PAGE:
Honda’s struggles have really highlighted the difficulties in producing the current power unit which likely means no one else will jump in and try to produce engines and as we’ve seen those with a good engine will be unwilling to share. This can not be seen as good for the over all well being of the sport so something has to change.

  20. One key problem in F1 is success: They succeeded in getting better and better understanding of everything, from technology to fluid dynamics. Working on such a high level costs money – a lot of money. This explains why before, being a motor manufacturer (or motor manufacturer’s pet team) was not such a big advantage, just look at championship winners up until the 1990’s.
    Changing engine regulations would not change this, and would not bring us back to days of many reasonably priced engines, because no matter what form of engine regulations would stipulate, it would still cost huge amounts to get it right. The only way to avoid this that I can think of is to use frozen designs. Would we watch Formula 1 if all teams were required to run Ford Cosworth? Actually, I would, because such a formula would have more competetive smaller teams. But I am afraid there would be downsides to such a move. So the engine situation is tough and wil stay so.

    I think there is a better scope for savings in aerodamics. Take the front wing, teams spend a lot to optimize it. Now imagine that regulations would stipulate that the front wing should consist only of one horizontal plane that is allowed to curve only in the lateral direction and two flat end plates. What happens? Instead of optimizing dozens of parameters, teams would essentially have just a few (crossection of the horizontal plate and outline/angle of the end plates). Benefit 1: Some savings. Benefit 2: The optimal shape would be much less successful than today’s optimal shape, which means that the rest of the car must be build to do with a less perfect airflow, which in turn means that the car gets less sensitive to changes in airflow (when following), improving chances of passing.
    There might be other parts of an F1 car that can be handled similarly.

  21. It’s time to end the monumentally stupid Formula H(ybrid) experiment.

    Everyone involved in the former F1 (teams, principals, drivers, mechanics) knows what a horrible idea this has been and – with the exception of Merc – I’m sure they’d all be delighted to see it go away, post haste.

    1. Got to love how so many people are calling for the hybrid systems to be ditched, given there’s another series (WEC) that shows that hybrid powered cars can lead to exciting racing and have genuine appeal.

      1. Right, when I go to Fuji WEC next week there’ll be Porsche Audi Toyota hybrid on the track with Porsche Corvette A-M naturally aspirated V8’s etc.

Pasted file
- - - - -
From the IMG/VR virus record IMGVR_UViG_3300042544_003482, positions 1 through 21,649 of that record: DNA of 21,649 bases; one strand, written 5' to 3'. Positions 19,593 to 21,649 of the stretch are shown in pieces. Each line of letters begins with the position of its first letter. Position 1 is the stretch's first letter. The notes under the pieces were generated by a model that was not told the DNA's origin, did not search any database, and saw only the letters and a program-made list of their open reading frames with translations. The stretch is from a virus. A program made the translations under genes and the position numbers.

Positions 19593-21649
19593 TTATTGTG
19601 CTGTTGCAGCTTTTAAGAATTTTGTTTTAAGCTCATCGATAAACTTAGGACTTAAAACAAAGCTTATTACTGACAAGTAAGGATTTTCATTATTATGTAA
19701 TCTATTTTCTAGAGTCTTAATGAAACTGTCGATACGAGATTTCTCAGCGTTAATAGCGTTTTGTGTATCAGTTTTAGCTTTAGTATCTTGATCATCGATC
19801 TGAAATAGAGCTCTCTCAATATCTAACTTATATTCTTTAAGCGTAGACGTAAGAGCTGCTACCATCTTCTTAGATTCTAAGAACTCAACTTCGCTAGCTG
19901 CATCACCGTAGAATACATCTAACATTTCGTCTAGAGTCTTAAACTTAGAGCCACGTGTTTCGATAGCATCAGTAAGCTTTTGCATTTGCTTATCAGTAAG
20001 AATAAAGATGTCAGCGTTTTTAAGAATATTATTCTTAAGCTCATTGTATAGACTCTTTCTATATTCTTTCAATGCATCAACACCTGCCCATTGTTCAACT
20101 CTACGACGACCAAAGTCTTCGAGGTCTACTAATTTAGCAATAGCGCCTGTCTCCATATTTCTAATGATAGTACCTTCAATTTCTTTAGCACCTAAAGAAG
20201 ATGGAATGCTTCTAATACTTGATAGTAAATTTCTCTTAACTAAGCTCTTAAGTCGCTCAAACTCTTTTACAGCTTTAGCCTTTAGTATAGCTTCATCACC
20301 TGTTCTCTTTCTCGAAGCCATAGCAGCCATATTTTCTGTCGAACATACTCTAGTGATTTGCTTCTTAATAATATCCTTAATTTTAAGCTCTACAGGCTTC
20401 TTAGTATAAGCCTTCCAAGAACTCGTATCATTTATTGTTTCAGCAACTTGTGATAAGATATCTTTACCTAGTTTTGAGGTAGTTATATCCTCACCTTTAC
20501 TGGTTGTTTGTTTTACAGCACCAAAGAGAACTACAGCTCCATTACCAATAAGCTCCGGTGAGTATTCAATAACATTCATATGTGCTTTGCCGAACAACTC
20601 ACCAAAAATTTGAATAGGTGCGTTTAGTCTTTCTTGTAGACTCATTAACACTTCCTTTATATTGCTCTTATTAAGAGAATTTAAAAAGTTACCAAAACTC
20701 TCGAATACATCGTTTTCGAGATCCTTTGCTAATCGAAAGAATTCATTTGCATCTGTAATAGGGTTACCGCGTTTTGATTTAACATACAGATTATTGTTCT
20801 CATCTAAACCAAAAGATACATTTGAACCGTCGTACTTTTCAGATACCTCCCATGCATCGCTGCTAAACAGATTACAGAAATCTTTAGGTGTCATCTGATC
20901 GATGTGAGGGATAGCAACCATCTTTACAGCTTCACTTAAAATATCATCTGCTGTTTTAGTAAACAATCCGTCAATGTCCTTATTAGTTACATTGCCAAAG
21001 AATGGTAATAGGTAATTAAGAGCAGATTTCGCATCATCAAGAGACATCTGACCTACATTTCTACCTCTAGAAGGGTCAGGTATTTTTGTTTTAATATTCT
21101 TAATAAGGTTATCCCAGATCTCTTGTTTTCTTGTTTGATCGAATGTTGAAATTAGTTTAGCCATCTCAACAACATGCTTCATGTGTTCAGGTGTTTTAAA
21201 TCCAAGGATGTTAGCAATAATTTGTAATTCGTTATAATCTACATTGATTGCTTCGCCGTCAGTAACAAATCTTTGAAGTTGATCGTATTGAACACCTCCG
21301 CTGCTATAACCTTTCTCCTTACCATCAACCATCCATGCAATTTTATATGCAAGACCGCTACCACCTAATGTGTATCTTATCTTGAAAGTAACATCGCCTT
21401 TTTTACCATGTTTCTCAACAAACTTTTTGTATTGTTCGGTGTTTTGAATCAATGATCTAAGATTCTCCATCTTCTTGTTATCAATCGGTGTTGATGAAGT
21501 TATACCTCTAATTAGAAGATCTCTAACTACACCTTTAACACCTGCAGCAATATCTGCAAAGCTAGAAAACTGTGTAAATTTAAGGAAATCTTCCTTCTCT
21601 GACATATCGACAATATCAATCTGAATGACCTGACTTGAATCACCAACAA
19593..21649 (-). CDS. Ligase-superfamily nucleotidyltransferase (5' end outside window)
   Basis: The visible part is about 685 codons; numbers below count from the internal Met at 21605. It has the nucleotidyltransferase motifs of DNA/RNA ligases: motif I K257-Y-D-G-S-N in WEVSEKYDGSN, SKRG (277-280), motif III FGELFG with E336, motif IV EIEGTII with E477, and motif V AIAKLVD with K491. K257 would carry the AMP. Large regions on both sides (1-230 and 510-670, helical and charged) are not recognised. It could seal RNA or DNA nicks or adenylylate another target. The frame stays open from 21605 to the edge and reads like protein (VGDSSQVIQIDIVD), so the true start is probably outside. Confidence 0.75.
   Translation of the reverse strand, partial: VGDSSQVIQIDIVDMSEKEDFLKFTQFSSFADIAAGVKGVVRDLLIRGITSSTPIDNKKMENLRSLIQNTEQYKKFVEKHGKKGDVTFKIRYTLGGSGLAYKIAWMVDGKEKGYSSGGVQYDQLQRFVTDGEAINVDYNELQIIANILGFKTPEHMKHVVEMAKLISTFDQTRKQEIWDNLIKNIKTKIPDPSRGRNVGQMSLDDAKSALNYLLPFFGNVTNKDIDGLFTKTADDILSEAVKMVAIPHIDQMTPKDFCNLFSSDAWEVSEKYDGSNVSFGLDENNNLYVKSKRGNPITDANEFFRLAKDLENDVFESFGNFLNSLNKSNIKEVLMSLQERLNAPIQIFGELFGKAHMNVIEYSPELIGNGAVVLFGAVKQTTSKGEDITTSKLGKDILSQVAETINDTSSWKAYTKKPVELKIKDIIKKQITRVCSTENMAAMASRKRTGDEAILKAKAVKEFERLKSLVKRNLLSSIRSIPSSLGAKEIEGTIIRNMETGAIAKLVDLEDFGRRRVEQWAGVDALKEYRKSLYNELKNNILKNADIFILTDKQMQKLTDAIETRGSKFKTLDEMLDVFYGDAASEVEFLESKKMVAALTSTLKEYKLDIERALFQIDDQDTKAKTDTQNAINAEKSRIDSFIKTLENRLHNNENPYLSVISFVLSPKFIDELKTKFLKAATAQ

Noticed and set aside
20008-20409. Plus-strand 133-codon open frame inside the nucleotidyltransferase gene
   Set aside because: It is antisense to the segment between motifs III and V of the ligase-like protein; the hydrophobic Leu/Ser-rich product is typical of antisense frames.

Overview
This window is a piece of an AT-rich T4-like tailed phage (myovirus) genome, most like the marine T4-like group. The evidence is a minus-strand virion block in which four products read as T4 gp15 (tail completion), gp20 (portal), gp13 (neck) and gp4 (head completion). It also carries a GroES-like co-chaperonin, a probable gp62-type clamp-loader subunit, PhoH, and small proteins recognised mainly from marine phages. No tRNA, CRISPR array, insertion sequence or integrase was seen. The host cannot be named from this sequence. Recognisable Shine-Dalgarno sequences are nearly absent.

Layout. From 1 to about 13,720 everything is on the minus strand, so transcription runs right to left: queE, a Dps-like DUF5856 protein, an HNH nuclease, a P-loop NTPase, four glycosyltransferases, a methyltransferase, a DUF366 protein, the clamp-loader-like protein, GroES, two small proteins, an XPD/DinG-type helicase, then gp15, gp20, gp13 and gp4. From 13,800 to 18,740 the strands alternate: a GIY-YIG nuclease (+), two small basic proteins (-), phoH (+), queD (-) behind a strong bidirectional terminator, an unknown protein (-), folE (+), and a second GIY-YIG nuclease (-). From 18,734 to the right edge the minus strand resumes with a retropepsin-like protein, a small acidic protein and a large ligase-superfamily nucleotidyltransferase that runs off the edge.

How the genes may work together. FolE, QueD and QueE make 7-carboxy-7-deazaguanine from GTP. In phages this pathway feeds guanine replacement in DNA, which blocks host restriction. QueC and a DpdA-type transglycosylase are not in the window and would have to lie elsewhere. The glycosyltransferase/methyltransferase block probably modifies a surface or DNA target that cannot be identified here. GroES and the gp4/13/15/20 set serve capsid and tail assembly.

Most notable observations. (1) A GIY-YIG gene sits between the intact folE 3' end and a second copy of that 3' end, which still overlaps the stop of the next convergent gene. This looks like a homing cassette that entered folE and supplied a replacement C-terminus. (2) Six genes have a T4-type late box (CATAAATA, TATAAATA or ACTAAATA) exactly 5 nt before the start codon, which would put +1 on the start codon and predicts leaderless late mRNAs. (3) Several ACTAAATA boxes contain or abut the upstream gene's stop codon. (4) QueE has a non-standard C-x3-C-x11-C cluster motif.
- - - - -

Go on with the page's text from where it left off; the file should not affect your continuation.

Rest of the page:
By no stretch of the imagination has WEC been completely dominated or destroyed by hybrid eco-maniac zealots as is now happening with Formula H(ybrid) aka F1.

  22. Pre 2014 every team had theoretically the possibility to compete for the championship because engines were close enough to each other in terms of performance, and areo and drivers (including the money/budget to pay for all this) are in their own responsibility. But with the new regs obviously only 4 teams at the moment even have the theoretical chance to do that, all others are per definition not really competing! It is a clear two class formular by design. And of those 4 teams, only 2 are competing in practice because the others have no chance because the engine just isn’t good enough and it doesn’t look good for the future either.

    However even if Renault stays (they also said they might leave! Are they sore losers too?) and gets its act together as well as Honda, should F1 be only about those 4 teams per definition? I think it is a joke to have 10 teams of which 6 have no chance at all, no matter how much money they have, how good their drivers and areo are. Their only chance would be to build their own engine, which probably needs maybe 4-5 years at least (look at Honda!) and even then you don’t know if you are finally there. That doesn’t work.

    This for me is not just a problem for RBR but for all other engine-customer teams as well, and I don’t see a reason why the others need to endure that either! The starting grid is more or less an illusion currently. In reality there are only 8 cars on track this year. All the others are just cosmetic.

    I mean what would Mercedes do if Williams (in case they really get the top spec engine as Toto claims) is beating them. Are they stopping to supply Williams, would anybody want to see that? This is the reason many guys also here say is the most important argument why neither Merc nor Ferrari should supply RBR. If you are consistent then you need to argue that Mercedes would need to stop supplying engines to Williams at the moment they start to beat them for the championship.

  23. Perhaps Renault should buy Red Bull, not Lotus. They already have the Renault engine, and it’s a much better team.

  24. Now, Mr. Mateschitz is a charming man, isn’t he?

  25. Bold prediction: Red Bull are gone, Horner replaces Boullier at McLaren, reaps all the glory when Honda figure out their engine next year : )

  26. I know it’s two days late, but thanks to @keithcollantine for the COTD thing; really wasn’t expecting it :D